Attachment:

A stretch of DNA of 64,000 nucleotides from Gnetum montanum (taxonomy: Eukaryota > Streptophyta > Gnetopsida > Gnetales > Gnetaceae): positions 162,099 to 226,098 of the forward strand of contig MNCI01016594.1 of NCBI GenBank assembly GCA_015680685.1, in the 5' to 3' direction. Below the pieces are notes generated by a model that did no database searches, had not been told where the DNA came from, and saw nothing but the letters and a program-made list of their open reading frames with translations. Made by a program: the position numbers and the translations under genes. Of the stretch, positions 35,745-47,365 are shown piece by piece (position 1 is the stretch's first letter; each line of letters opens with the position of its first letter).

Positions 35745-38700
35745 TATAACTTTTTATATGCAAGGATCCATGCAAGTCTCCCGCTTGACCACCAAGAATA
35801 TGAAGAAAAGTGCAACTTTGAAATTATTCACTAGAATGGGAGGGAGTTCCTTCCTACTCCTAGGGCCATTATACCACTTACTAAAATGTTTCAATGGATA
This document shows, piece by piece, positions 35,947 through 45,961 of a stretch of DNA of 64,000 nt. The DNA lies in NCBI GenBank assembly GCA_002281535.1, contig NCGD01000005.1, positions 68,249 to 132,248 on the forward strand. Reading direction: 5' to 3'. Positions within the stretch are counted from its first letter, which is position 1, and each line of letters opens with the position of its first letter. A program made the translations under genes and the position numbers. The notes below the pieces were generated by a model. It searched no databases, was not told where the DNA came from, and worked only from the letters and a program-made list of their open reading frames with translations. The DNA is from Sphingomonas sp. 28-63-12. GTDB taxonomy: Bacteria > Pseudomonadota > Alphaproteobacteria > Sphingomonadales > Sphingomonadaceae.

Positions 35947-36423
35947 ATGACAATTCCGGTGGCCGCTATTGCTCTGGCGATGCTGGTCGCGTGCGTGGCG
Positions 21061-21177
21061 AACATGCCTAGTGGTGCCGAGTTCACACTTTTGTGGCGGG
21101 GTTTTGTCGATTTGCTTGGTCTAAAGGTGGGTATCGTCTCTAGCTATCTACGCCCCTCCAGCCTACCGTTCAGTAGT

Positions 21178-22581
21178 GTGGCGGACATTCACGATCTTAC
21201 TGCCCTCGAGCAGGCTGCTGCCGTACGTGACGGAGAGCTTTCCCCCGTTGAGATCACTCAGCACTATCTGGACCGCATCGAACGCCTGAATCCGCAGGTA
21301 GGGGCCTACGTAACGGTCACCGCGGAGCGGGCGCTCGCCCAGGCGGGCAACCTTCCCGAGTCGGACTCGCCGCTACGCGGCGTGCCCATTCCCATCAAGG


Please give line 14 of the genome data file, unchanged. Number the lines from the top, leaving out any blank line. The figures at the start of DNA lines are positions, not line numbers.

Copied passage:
21301 GGGGCCTACGTAACGGTCACCGCGGAGCGGGCGCTCGCCCAGGCGGGCAACCTTCCCGAGTCGGACTCGCCGCTACGCGGCGTGCCCATTCCCATCAAGG